Coefficient of friction is between two materials. So rubber would have a different coefficient of friction on pavement, than on glass. That said, some materials, like rubber, tend to have higher coefficients of friction with many other materials. Other materials, like PTFE and ice, have low coefficients of friction with many other materials. Ice is often given as an example of a material that has a low coefficient of friction. Below is a summary explanation of some of the effects that influence coefficient of friction. For more detail, this topic falls under the category of tribology.
Surface Roughness +
If two materials are both extremely rough (like <200 grit sandpaper) then the parts that stick up on one surface (asperities) will often find their way into the valleys of the other surface, like gear teeth. This interaction helps prevent the surfaces from sliding against each other. Thus, higher roughness materials will often have higher coefficients of friction.
Often times there will be some media that is easily deformable that sits between the two surfaces. The oil in your engine separates the steel parts so well that the steel doesn't actually touch at all. In this case the friction force is actually due to the viscous effects of the oil deforming, and is highly velocity dependent. A wet road has a lower coefficient of friction with rubber than a dry road, due to the water acting as a lubricant. Ice will self lubricate by melting, providing a layer of water to separate the ice crystals from the other surface. Other solids, like graphite, will self lubricate by breaking off tiny bits of themselves that will then act as lubrication.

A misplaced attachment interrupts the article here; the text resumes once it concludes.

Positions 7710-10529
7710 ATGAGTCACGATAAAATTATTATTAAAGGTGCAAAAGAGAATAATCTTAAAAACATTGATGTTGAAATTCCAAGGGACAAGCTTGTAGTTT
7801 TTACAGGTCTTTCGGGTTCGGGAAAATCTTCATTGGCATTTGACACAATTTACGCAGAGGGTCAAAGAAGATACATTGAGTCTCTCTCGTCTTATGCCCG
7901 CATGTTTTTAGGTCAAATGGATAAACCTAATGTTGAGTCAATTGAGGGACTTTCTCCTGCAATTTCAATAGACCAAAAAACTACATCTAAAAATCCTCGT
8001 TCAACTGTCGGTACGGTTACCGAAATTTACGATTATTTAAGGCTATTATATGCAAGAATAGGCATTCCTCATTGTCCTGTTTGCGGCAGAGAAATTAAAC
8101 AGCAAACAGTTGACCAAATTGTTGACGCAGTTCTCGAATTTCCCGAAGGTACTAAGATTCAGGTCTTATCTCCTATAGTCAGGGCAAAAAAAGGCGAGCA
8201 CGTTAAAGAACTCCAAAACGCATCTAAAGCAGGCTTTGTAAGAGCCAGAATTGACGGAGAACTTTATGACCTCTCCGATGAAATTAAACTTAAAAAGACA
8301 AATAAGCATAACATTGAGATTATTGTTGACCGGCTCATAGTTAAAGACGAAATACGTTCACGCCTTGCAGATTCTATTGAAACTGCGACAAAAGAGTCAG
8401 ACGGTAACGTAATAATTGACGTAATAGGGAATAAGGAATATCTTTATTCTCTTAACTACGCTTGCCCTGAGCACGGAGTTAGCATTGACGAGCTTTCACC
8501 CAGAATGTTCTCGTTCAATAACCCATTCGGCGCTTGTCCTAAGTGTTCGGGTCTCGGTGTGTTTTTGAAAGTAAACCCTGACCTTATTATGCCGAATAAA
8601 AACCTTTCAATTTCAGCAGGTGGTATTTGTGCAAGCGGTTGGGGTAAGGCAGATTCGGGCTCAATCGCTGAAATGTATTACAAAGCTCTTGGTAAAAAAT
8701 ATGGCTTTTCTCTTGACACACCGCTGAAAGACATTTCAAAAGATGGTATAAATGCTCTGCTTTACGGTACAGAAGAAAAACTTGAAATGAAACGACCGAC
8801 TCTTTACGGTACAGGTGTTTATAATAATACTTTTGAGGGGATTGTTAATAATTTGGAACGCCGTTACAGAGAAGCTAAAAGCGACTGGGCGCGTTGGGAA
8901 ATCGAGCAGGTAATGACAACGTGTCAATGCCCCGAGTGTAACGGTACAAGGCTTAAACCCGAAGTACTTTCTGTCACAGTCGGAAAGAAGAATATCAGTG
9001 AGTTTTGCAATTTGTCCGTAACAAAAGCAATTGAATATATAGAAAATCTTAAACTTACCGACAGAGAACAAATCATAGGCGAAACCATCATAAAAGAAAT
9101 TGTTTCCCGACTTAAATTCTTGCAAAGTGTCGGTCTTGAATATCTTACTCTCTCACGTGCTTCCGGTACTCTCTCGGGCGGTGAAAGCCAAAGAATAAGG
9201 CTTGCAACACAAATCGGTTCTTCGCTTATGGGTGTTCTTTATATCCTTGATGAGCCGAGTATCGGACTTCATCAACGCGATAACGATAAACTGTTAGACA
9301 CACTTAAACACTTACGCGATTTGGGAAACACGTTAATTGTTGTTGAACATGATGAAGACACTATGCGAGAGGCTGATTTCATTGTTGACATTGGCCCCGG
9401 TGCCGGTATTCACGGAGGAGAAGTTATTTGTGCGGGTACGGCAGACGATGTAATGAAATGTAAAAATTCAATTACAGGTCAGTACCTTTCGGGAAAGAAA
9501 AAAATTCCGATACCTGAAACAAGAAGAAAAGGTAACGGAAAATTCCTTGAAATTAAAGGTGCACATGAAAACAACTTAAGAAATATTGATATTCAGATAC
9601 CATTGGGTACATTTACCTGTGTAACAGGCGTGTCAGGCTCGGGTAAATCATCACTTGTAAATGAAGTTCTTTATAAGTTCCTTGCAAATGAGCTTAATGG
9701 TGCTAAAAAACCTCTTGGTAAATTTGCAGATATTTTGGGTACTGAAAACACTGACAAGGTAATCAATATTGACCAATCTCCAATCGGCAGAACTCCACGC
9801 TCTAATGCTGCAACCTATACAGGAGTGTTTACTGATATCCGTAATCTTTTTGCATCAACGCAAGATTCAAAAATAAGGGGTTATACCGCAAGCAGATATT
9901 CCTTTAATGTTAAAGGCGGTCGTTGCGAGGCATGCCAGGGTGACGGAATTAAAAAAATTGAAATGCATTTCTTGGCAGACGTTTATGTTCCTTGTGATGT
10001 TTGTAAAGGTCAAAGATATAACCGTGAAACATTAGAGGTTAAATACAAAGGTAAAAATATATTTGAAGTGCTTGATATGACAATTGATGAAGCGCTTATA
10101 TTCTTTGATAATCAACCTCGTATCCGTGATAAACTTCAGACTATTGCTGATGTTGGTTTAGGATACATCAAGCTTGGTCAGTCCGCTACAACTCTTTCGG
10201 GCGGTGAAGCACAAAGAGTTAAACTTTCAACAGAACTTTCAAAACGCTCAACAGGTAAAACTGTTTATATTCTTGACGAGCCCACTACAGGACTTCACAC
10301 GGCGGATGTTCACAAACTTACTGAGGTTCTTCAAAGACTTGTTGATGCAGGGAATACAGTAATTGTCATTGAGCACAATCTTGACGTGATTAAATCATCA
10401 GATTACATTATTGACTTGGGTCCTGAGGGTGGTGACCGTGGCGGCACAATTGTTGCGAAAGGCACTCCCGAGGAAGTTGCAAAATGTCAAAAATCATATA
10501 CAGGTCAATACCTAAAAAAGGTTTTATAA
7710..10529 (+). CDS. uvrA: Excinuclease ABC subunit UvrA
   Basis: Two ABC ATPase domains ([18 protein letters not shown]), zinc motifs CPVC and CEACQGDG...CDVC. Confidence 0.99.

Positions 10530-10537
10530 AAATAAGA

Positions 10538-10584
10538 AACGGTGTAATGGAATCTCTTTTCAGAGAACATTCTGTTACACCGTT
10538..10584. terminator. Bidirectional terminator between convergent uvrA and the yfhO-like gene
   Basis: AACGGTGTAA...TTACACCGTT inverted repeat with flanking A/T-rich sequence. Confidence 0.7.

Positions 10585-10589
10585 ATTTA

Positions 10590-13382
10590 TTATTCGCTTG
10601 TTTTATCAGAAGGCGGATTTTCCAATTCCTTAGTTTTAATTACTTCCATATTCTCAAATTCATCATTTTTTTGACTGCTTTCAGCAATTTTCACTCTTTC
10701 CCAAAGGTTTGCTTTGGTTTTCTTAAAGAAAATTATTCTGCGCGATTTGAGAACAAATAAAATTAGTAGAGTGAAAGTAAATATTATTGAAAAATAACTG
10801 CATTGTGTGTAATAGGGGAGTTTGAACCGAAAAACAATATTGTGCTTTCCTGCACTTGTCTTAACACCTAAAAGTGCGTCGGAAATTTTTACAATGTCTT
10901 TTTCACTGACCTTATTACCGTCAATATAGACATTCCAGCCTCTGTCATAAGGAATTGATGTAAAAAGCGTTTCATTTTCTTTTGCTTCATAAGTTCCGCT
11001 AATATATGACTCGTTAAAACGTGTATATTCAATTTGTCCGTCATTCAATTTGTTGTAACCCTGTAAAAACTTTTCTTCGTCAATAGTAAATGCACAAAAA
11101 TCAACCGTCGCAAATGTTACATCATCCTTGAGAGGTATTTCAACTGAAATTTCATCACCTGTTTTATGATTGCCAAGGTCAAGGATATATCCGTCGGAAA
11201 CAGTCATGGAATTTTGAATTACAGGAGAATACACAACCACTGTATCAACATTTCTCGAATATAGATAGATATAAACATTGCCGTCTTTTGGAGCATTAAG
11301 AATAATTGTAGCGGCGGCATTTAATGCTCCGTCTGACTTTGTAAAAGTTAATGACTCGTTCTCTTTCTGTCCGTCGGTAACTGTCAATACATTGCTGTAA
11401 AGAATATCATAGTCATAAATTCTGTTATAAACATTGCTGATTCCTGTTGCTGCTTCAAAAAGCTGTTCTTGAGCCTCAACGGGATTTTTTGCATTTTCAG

Intermolecular forces +
When molecules get very close together they tend to interact. Often they want to hold onto each other, through the Van der Waals force or otherwise. This tends to increase friction. PTFE (trandnamed Teflon) tends to have very low intermolecular forces and as a result it tends to have low friction.
There are a lot of "tends to" and "often"s in the above paragraphs due to how these (and other) effects interact. For example, increasing surface roughness can actually decrease friction if it allows for lubrication to better fill the gaps between the surfaces. It could also decrease friction by just separating most of the molecules from the other surface so the intermolecular forces are less. The stiffness of surfaces comes into play as one surface deforms another. For example rubber deforms very easily, which allows it to match the surface roughness of the other material, interlocking into it, and reducing the intermolecular distances to increase the intermolecular forces. This is one reason rubber tends to have high friction. Brass on the hand, while it also deforms easily, tends to deform in a way that rips off asperities, that then form lubricating particles. So brass's softness actually decreases friction.